To change tables you have to change layouts. You can freeze the window, switch layouts, create your record and then switch back to the original layout. And I wouldn't use the copy / paste script steps for this either. Copy destroys the current contents of the clipboard which can annoy your users and both copy and paste will not work unless the specified field is on the current layout.
Set Variable [$CustomerID ; Value: Customer::CustID]
Go to Layout [//select layout based on AD table]
Set Field [AD::CustID ; $CustomerID]
Go To Layout [original layout]
PS. I've thought for some time now that FileMaker needs a script step that establishes table context without changing layouts, something like:
Select Table Occurrence [//specify a TO in the relationship graph]
// include steps for working with this table here
End Table Occurrence
//context would now be returned to the current layout
I've suggested as much at: http://www.filemaker.com/company/feature_request.html
Any that agree can click that link and file their own similar suggestions.
Sorry, but FMP 6 does not have "set variable" capacity.
FWIW: I can't believe you cant script something as simple as copying a value, open a related db, create a new record and paste the value in an appropriate field, even in this older version. I will to make a layout on the Cust DB with a portal to the AD db and do what I want there. So it goes ...
Your suggestion is so basic, I have no idea why it hasn't been implemented. There no difficulty doing this in Access, but this needs to be built on a Mac.
Thanks for the answer, though.
Sorry, I missed the FMP 6 reference.
The basic technique still works, but you have to use a global field instead of a variable and two scripts, one in each file to make it work. The first script loads the global field and uses perform script to start the second script which is in the AD file. That script then creates the new record and uses a relationship back to the Customer File to access the global field's value. (Since it's a global field, any valid relationship back to that file will serve for being able to refer to the global field.)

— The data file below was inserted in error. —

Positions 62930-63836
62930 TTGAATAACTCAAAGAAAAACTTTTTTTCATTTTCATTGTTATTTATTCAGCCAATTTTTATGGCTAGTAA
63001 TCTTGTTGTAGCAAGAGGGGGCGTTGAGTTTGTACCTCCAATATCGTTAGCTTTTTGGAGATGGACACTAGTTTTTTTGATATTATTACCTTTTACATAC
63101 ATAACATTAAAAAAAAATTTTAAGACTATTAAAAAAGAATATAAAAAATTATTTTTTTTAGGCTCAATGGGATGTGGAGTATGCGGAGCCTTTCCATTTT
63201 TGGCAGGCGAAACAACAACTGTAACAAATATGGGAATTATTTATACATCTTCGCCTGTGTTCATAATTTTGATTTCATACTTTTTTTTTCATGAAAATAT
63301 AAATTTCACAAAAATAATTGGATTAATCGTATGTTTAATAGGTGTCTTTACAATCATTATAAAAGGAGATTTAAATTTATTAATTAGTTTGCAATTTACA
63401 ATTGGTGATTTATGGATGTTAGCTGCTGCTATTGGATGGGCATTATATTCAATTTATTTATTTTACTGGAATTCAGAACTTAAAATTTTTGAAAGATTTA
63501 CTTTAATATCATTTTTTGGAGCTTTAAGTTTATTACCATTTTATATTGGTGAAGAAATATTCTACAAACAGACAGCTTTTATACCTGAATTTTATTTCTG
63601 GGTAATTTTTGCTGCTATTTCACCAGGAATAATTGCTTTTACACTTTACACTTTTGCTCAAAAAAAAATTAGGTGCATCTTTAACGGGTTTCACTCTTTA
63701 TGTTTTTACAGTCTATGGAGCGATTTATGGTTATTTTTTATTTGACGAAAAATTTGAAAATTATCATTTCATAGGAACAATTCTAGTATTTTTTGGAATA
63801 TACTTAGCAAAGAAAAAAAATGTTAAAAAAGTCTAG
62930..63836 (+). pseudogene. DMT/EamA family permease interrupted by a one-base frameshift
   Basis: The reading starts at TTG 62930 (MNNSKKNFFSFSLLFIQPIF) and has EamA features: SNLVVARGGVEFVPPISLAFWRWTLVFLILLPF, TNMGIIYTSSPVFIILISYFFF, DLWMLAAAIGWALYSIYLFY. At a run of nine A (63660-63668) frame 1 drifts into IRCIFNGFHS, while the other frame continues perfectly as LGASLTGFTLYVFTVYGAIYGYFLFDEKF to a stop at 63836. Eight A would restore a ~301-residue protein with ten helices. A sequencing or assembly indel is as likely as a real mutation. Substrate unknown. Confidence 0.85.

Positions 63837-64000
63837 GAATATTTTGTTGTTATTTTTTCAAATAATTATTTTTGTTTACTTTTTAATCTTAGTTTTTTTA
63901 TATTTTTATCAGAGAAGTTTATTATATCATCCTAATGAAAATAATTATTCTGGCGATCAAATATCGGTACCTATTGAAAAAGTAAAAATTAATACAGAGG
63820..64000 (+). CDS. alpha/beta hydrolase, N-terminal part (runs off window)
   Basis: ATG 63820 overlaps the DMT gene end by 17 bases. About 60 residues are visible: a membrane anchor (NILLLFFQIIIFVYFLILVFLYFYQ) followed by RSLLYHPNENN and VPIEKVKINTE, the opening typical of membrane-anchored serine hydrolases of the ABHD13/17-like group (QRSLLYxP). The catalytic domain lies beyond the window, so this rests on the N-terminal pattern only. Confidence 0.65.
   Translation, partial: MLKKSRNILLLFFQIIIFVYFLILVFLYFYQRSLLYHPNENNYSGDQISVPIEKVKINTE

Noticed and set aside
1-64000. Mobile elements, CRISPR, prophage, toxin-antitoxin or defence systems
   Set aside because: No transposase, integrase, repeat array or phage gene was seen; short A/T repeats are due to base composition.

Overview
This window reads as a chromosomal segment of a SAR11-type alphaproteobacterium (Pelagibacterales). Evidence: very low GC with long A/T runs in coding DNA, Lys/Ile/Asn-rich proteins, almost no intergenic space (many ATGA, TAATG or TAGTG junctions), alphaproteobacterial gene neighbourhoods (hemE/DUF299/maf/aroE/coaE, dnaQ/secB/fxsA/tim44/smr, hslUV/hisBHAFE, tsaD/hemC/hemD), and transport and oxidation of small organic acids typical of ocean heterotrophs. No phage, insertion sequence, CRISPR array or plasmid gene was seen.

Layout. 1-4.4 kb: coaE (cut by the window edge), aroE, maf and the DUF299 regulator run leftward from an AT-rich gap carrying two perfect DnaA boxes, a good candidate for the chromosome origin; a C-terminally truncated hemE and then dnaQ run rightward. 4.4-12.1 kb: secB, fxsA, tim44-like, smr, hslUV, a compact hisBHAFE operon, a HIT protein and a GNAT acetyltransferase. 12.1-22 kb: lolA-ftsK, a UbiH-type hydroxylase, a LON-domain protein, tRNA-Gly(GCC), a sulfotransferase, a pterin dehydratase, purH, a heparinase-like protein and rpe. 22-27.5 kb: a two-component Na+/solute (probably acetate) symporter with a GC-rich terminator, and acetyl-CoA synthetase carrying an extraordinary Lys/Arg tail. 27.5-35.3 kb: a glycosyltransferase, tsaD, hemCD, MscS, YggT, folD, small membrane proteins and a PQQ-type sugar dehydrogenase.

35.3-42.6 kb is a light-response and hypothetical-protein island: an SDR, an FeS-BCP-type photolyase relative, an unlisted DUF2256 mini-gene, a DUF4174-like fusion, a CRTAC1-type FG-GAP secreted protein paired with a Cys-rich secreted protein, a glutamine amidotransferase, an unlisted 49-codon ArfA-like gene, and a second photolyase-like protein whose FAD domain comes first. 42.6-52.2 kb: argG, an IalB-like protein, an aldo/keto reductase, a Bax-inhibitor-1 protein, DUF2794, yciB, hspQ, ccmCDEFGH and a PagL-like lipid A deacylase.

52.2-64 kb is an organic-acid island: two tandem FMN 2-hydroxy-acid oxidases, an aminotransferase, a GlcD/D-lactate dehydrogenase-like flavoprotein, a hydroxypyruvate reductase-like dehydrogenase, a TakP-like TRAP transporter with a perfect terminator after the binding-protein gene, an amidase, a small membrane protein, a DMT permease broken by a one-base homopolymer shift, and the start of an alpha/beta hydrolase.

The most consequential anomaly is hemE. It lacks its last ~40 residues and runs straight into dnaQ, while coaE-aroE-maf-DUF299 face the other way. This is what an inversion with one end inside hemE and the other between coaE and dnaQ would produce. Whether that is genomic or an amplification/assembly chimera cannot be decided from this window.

Given those complications, manipulating a portal to create the record will be simpler to implement.
There's no difficulty doing this in Access
Well there's no difficulty in doing this in Access as long as you correctly manipulate the needed recordsets to do what you want. My suggestion, in fact, was inspired by my experiences with Access--which has many of its own failings but at least it doesn't require you to switch layouts just to gain access to a different table.
Thanks for your swift response. It makes sense to do it with portals.
I'm working on learning Mysql and hopefully skip some of the app specific nuttiness of mac and pc platform issues. I'm a middle-ground worker; I know just enough to get myself in trouble. I build an ambitious db every five years then promptly forget 90 percent of it while recovering until the next one. Again, thanks -- I'll be back before this one is done, i'm sure.